The City of Elk Grove released the draft environmental impact report (“DEIR”) for the California Northstate University (“CNU”) Hospital Project (“Project”) on August 14, 2020, finally giving the public the first look at the Project’s potentially significant environmental impacts and an opportunity to provide comments.

Who: The City is the lead agency for the Project, meaning it is responsible for preparing the DEIR and complying with the California Environmental Quality Act (“CEQA”).

What: The Project is the total redevelopment of the shopping center located directly east of Stone Lakes National Wildlife Refuge and north-west of impact mitigation land for Swainson’s hawk. The Cosumnes River Preserve is only 12 miles from the Project site. CNU, a for-profit medical school already operating on site, intends to construct a 12-story hospital topped with a helipad, a dormitory, and numerous parking and auxiliary structures. The Project would be developed in three phases over a period of 10 years.

When: The 45-day public comment period began on August 14, 2020 with the release of the DEIR.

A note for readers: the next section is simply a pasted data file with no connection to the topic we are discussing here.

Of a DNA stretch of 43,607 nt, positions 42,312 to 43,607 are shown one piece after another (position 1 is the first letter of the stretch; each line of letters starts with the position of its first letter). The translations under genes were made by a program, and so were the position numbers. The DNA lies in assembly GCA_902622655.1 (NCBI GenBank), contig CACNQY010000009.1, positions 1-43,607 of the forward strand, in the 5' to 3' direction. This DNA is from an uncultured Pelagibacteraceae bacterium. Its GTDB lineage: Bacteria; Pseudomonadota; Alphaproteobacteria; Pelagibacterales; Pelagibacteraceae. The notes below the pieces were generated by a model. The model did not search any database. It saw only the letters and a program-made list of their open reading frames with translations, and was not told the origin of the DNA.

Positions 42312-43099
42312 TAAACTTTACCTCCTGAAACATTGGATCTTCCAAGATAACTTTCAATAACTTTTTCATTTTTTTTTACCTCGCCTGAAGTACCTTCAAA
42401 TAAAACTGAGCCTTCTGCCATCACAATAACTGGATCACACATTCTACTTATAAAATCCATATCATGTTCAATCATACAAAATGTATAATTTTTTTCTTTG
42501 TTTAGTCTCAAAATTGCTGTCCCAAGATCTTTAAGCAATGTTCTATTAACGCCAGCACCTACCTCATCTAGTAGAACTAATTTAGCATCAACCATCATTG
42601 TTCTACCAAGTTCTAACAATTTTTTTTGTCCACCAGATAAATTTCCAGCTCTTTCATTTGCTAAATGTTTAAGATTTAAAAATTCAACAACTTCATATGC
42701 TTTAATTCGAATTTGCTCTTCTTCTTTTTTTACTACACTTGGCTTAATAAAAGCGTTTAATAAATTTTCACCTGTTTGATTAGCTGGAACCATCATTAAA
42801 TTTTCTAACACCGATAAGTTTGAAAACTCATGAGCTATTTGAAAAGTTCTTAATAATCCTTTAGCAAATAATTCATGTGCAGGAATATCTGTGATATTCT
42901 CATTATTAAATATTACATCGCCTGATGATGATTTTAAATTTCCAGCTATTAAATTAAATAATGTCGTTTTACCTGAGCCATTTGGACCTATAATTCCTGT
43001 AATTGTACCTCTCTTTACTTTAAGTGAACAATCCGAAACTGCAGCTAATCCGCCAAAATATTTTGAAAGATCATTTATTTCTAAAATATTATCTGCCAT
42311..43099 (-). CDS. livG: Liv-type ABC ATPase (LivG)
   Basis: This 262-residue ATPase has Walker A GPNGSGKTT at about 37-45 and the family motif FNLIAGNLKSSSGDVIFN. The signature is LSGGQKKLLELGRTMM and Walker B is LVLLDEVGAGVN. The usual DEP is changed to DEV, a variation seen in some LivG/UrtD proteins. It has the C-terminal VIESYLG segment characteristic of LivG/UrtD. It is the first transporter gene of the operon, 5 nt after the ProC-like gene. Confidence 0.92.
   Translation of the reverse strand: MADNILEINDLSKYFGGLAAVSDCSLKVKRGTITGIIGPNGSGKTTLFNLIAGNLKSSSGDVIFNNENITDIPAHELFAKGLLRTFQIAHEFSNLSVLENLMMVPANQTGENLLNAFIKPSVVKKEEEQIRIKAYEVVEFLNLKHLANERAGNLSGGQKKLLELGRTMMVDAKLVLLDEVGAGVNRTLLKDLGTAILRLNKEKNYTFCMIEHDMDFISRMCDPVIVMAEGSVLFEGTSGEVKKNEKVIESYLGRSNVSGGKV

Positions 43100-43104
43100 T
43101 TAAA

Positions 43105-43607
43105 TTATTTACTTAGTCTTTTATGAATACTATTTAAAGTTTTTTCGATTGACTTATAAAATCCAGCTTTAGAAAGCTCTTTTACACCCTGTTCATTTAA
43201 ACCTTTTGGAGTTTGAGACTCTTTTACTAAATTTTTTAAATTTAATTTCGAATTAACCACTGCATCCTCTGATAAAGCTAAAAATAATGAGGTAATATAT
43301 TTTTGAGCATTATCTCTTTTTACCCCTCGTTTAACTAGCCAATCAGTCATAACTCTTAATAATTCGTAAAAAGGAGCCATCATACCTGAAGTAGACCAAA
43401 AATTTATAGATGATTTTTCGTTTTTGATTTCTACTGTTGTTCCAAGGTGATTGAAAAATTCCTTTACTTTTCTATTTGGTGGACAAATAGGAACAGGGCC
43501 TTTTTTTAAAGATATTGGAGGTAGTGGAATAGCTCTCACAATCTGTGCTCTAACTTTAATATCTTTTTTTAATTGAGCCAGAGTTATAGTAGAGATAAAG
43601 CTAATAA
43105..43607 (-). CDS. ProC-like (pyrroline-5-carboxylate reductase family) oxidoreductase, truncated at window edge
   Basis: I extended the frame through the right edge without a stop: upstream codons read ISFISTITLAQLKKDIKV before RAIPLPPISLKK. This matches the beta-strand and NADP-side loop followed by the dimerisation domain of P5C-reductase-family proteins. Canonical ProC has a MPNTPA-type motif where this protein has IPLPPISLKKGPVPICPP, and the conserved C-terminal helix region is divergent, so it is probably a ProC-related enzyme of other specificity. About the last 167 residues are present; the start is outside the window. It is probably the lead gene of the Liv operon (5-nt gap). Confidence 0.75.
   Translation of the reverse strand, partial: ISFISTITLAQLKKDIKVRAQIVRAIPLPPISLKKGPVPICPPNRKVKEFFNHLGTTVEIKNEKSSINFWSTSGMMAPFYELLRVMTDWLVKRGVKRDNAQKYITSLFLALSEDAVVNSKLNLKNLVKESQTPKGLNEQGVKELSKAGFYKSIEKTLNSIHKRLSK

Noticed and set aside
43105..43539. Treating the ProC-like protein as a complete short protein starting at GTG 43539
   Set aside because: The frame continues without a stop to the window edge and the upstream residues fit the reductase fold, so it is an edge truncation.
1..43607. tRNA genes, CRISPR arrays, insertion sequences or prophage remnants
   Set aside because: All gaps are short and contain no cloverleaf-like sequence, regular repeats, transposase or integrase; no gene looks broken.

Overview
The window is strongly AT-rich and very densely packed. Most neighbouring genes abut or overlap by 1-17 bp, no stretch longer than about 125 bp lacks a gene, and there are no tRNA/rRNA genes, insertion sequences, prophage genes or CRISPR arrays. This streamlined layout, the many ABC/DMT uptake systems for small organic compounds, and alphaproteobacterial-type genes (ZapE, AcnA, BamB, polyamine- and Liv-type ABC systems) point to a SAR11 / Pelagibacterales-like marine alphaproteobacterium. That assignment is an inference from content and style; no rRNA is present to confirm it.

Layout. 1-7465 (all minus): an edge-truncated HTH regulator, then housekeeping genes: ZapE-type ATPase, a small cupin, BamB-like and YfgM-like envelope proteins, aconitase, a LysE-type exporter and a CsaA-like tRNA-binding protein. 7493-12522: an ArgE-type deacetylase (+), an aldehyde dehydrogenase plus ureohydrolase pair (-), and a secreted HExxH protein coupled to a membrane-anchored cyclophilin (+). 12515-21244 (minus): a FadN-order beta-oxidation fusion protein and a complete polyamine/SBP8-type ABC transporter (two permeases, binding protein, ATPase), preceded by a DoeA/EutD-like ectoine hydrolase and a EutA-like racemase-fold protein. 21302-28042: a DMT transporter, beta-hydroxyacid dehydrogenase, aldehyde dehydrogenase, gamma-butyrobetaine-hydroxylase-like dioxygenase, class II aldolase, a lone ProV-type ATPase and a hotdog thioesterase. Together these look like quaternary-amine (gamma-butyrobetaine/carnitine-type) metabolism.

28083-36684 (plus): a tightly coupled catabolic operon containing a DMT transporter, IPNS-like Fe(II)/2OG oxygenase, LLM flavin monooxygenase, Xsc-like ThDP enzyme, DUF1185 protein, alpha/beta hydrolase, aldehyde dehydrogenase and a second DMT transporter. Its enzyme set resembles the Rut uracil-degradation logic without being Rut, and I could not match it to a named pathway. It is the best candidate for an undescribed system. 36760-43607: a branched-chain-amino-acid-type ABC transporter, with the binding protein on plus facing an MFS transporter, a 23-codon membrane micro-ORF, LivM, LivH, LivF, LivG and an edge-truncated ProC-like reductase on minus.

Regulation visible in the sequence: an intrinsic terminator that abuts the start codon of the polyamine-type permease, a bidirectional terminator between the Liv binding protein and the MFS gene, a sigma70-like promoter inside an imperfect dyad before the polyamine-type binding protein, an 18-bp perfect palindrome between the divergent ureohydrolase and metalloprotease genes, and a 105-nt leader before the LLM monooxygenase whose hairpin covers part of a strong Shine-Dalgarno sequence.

The deadline to submit written comments and receive a response in the Final EIR is 5:00 pm on September 28, 2020.

Oral comments may be provided at the September 16, 2020 City Council meeting and the City will provide responses to those comments in the Final EIR as well.

Where: The DEIR and supporting documents is available at: http://www.elkgrovecity.org/city_hall/departments_divisions/planning/current_development_projects/california_northstate_university_hospital/documents__visuals. Physical copies of the DEIR are available at the City Planning Division counter at 8401 Laguna Palms Way, Elk Grove, CA 95758.

Why: Concerned members of the public should submit comments on the Project to demonstrate opposition to this intrusive Project that would have negative consequences for residents and wildlife alike. The City is already conceding that the Project would have significant impacts that cannot be mitigated. With respect to impacts to local residents, the Draft EIR admits that the Project would create light and noise pollution and increase criteria air pollutant emissions. The Project also poses a significant threat to native protected species like Swainson’s hawk, sandhill cranes and burrowing owls that inhabit the Stone Lakes National Wildlife Refuge and surrounding habitat. Noise and light pollution would disturb roosting birds, while helicopter flights and the massive hospital building would pose a danger for bird strikes. Long-term, the Project would contribute to depleting groundwater levels and impaired air quality. Now is the time for the public to voice their concerns and let the City know that Project is not right for Elk Grove.